With all of that said, this is the second piece of geocaching “drama” I have had to endure in just the last week alone.

When I am faced with seeing and dealing with this drama, it makes me wonder if I should take the same path I did with IRC. Is it better to just walk away completely and know I did my best to build something great but no longer wish to deal with the likes of these individuals?

In the last few weeks, I’ve been feeling the heat of not wanting to deal with any of this crap anymore. When you try and try and try to make things good for people, you inevitably end up having to deal with people like this on a regular basis. It’s whether or not the good is better than the bad in situations like this.

I know that come August 2nd, the mega will be over, and behind me, and I can move on to something else. But there is a part of me that wonders whether or not geocaching has a place in my life after the mega. I enjoy doing what I do for Cache Up NB. But I do not enjoy having to pussyfoot around just because it’s not my place to say something….

What do I do?

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It’s All About Moderation

Have you ever found yourself reading something on Facebook, then you go to write a comment, get most of it written out, and then you delete what you wrote and don’t bother commenting? I do this all the time and I usually walk away from the comment for the simple fact that I don’t want to have to listen to others try to argue a point that is ultimately not worth making. This happened to me again today.

This time it was on the whole “eat healthy” movement we have been seeing in recent years. This time I saw an article pop up going on, yet again, about Jamie Oliver and his anti-McDonald’s crusade. Of course, the people who post this stuff have not done any research on what has been said or done and just assume that if it’s on the internet, it must be true.

But that’s not the rant for today. The rant for today is all about those out there who insist that we should all be eating natural foods, don’t eat red meat, don’t eat white meat, don’t eat meat of any kind, don’t eat green vegetables, don’t eat red vegetables, don’t eat vegetables that come from a farm that are within 20km of dogs, don’t eat gluten, don’t drink urine, drink more urine, or whatever other ridiculous idea you can think of as I am sure it’s been used as an excuse to push someone’s agenda.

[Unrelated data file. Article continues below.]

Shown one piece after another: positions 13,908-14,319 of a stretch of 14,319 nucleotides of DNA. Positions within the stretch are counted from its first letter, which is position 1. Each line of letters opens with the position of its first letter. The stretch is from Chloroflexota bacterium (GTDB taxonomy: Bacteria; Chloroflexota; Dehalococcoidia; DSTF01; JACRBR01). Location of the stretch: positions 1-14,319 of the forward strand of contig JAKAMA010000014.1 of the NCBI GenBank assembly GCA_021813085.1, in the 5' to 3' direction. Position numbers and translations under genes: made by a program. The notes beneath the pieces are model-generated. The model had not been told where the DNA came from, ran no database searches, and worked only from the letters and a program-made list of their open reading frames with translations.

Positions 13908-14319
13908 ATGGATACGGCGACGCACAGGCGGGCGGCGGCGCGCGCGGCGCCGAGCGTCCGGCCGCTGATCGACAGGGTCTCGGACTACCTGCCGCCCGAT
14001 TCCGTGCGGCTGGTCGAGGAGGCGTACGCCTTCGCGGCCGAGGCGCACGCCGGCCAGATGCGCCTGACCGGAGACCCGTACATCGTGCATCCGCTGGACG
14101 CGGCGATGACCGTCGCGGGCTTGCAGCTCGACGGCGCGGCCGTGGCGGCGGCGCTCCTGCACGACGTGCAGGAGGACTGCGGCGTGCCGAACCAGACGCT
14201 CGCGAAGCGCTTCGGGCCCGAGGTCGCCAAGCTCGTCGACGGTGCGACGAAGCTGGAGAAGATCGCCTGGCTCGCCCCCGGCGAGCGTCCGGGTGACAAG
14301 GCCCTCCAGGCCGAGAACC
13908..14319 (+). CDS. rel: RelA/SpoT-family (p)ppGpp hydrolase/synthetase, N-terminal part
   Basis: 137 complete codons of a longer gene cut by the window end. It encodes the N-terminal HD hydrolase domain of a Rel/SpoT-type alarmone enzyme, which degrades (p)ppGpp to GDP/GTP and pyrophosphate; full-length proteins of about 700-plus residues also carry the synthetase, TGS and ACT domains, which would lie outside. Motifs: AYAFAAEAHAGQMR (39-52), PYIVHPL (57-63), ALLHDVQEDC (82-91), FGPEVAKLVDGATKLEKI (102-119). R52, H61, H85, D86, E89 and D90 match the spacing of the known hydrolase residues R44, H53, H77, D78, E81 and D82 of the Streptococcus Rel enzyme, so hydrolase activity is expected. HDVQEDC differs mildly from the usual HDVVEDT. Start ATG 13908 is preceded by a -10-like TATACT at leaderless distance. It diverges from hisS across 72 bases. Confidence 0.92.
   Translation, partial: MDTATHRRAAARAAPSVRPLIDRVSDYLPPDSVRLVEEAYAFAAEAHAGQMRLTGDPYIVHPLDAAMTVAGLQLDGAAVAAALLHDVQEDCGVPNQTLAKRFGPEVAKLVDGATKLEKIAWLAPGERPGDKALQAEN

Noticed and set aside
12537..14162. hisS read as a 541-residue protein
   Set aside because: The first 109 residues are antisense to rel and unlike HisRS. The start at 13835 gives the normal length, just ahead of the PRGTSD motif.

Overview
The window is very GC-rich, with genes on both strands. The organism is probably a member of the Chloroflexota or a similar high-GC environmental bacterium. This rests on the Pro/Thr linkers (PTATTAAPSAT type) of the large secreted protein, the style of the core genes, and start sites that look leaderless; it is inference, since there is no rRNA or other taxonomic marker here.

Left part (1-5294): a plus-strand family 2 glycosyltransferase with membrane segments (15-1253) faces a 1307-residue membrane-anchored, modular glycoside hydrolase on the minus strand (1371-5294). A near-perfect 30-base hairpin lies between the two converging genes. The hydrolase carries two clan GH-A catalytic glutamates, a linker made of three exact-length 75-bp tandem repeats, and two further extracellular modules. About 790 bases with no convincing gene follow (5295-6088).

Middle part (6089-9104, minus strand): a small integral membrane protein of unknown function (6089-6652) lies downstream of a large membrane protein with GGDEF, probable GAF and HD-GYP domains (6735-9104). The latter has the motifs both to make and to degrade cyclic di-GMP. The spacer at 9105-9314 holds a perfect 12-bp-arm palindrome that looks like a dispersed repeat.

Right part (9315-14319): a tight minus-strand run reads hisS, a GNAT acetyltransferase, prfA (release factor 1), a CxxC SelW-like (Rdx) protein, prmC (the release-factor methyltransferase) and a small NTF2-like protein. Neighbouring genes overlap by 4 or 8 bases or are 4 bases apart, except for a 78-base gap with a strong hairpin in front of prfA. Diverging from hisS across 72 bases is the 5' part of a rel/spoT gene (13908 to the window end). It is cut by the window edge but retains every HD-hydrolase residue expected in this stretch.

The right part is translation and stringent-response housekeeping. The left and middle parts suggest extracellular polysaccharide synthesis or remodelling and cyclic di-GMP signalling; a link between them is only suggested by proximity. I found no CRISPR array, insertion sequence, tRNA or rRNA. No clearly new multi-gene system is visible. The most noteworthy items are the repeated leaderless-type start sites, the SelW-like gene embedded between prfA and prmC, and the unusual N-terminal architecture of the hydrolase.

I know that many of my friends are doing their best to “eat healthier” and good for them. If that’s what makes you happy and you are feeling better for it than more power to you. But don’t stand there and try and tell me that my eating a burger from McDonald’s is going to kill me. Just because I eat at a fast food place from time to time doesn’t mean I’m doomed to death early. What it means is if I choose to constantly fill myself with crap, I’m not doing my body any favours, but ultimately it’s my choice. Just because you want to live on kelp and nothing else doesn’t mean it is what I should be doing. If it works for you fine, but what works for you may not work for me. Plus, all of that aside, you can be the most healthy person in the world and still get hit by a car or get cancer. It doesn’t remove those chances.

Years ago, I worked with a guy who was VERY conscious of his health. He was someone who ran all the time, did his exercise, watches his calorie intake, ate only the best and most healthy of meals. I mean this was a guy that most healthy nuts would practically worship. He was in great shape. Then out of the blue, he got a bad batch of cancer and had to fight his way through it. So tell me all you health nuts… How did he end up with such bad cancer when he did everything he thought he could to prevent it? I mean this guy was in his 30’s and in prime shape, but none of that healthy lifestyle crap helped him dodge that C bullet.

In looking at what he went through, it made one thing VERY clear to me. You can do anything and everything to “improve” your health but if you are destined to get sick by something like cancer, then there’s nothing you can do to prevent it. If people who work their asses off to stay as healthy and as fit as they can end up with cancer in their 30’s, can you honestly tell me that all that calorie counting is actually making a difference?